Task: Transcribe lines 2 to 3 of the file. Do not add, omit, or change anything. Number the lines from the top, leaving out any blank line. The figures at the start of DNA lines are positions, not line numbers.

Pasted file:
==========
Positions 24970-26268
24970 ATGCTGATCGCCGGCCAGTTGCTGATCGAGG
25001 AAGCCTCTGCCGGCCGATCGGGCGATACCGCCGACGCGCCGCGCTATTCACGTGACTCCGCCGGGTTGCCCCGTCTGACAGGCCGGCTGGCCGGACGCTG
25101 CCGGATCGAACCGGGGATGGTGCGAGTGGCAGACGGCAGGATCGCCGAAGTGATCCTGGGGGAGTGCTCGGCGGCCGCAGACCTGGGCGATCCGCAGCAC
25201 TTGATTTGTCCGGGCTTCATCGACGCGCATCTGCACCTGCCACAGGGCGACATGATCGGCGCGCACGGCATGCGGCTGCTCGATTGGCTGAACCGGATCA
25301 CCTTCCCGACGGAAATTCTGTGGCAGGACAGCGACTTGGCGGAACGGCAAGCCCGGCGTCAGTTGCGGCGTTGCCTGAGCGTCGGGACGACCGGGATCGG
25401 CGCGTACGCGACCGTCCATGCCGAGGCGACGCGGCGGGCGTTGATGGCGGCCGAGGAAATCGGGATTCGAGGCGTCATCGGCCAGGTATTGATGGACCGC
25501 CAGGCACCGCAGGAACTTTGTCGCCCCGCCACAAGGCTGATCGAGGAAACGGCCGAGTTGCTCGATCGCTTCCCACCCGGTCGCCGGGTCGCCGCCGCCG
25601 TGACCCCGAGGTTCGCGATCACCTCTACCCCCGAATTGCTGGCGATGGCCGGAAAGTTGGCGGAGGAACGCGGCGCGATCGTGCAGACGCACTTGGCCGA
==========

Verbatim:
24970 ATGCTGATCGCCGGCCAGTTGCTGATCGAGG
25001 AAGCCTCTGCCGGCCGATCGGGCGATACCGCCGACGCGCCGCGCTATTCACGTGACTCCGCCGGGTTGCCCCGTCTGACAGGCCGGCTGGCCGGACGCTG